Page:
In Argentina, citrus is grown primarily as fresh fruit for the export market. In the northeastern part of the country, growers have been contending with canker for many years and use living windbreaks extensively for not only canker management, but for windscar reduction. The primary plant species used as a windbreak is Casuarina cunninghamiana, but growers also have experience with Eucalyptus. In the northwestern part of Argentina where lemons are the major crop, canker is relatively new to the area and windbreaks are not as important.
(Photos provided by Cecil Taylor, Florida growers who have visited Argentina)
Fig. 1. A young windbreak combination of Eucalyptus trees (left) and Casuarina cunninghamiana trees (right).
Fig. 2. Citrus trees planted very close to established Eucalyptus windbreak trees.
Fig. 3. A windbreak of Cupressus lambertiana (a.k.a. Cupressus macrocarpa?). This plant is not well known in Florida and while it has some desirable traits, it apparently is susceptible to cypress canker.
Fig. 4. A double offset row of 2-year-old C. cunninghamiana trees.
Fig. 5. An older windbreak of Eucalyptus trees.
Fig. 6. A windbreak arrangement in which Eucalyptus trees are used in “perimeter” locations and the interior windbreaks are C. cunninghamiana.
Fig. 7. Older trees of C. cunninghamiana interplanted with citrus trees.
Fig. 8. A different windbreak planting arrangement whereby pairs of C. cunninghamiana trees are planted at the ends of rows. Such an arrangement may be practical in Florida’s flatwoods bedded groves where limited space is available along lateral drainageways.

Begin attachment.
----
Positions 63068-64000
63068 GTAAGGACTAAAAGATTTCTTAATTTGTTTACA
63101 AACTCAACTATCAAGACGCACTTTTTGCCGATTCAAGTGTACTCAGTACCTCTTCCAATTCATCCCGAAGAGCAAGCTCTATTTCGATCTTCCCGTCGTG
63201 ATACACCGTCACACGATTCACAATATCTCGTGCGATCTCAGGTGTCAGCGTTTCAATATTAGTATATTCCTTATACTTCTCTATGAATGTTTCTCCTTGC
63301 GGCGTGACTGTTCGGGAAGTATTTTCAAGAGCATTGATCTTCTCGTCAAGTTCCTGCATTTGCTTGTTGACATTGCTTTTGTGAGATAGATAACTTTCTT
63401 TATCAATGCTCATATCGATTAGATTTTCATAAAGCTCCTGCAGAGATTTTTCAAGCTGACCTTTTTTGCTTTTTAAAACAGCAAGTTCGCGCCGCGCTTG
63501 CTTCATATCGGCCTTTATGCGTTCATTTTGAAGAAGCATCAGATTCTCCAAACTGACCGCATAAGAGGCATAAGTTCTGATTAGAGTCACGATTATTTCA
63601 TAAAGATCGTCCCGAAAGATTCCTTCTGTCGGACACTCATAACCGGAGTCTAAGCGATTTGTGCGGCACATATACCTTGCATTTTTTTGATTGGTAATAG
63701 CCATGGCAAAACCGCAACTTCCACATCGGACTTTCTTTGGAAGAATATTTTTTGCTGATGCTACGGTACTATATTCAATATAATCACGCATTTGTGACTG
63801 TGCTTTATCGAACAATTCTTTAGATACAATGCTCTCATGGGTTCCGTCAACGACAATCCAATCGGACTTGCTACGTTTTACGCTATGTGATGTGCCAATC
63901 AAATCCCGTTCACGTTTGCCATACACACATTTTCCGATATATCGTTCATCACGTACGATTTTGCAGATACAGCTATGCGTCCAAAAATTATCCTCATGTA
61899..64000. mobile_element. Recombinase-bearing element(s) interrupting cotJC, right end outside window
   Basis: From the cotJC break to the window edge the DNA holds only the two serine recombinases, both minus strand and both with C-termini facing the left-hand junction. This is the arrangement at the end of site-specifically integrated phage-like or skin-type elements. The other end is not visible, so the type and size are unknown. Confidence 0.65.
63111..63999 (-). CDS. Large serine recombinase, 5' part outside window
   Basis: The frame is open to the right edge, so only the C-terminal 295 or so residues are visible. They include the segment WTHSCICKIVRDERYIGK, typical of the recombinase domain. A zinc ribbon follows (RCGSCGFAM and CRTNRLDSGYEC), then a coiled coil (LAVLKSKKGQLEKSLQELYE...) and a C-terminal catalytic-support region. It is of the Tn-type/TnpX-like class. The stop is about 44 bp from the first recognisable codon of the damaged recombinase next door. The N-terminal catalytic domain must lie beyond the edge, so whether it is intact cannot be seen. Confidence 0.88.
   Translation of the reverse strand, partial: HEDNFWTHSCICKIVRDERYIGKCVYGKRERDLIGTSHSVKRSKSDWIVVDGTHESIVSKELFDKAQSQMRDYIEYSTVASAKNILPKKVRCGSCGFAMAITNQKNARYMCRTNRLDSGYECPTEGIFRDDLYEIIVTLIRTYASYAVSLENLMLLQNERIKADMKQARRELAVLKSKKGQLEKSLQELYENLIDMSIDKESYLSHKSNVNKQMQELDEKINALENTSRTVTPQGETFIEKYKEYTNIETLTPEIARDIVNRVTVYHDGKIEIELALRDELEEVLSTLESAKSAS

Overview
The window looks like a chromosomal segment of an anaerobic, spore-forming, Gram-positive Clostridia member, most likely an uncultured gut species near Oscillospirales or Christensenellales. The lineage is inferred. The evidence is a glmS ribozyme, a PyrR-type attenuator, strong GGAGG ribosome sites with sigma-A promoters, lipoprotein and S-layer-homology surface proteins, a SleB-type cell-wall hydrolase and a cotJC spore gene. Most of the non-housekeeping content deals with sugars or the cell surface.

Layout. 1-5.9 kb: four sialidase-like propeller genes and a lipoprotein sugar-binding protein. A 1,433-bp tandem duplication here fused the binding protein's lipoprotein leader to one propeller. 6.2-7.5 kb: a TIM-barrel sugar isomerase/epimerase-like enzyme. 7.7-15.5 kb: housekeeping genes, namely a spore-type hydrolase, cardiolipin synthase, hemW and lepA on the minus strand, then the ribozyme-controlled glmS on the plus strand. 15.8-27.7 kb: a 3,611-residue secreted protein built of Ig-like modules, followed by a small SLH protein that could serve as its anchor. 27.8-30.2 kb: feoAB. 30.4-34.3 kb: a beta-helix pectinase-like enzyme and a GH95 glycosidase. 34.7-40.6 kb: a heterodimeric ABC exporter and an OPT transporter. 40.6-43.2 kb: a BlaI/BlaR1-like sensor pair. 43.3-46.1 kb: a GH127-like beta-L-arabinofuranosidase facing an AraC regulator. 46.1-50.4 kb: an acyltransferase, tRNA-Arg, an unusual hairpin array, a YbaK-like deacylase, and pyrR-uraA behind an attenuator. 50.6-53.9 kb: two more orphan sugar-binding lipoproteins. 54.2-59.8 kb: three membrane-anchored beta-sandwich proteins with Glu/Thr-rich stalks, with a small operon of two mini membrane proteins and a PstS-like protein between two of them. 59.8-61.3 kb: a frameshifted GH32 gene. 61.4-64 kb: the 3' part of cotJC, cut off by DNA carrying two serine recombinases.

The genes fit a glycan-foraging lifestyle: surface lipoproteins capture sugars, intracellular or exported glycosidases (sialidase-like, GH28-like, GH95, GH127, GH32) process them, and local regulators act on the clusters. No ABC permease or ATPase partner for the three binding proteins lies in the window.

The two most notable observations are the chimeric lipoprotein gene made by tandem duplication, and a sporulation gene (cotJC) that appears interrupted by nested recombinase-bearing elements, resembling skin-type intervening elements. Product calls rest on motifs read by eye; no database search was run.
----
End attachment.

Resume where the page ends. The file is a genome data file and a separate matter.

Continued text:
Fig. 9. Another view that shows the end-of-the-row arrangement illustrated in Fig. 8 and the nearby use of Eucalyptus trees around the perimeter of the block.
Fig 10. A young seedling of C. cunninghamiana after 3 months after sowing the seed.
Fig. 11. In some instances, Elephant grass (or Napier grass as it is also known as in Florida) has been used as a windbreak.
Fig. 12. An established windbreak of slash pine interplanted with new trees of C. cunninghamiana. The likely intention of the grower is to eventually remove the pine trees.
Fig. 13. A windbreak combination of bamboo (front) and Eucalyptus trees (rear). Bamboo is not considered particularly useful because the plants form thickets that are too dense and block too much wind.
Fig. 14. A C. cunninghamiana windbreak planted very close to a row of citrus trees without any obvious effect on tree development by comparison to the nearby rows of citrus trees.
Fig. 15. Female Casuarina cunninghamiana trees with copious quantities of seed cones. Photo provided by Héctor Zubrzycki.
Fig. 16. Female Casuarina cunninghamiana trees with copious quantities of seed cones. Photo provided by Héctor Zubrzycki.
Fig. 17. Female Casuarina cunninghamiana trees with copious quantities of seed cones. Photo provided by Héctor Zubrzycki.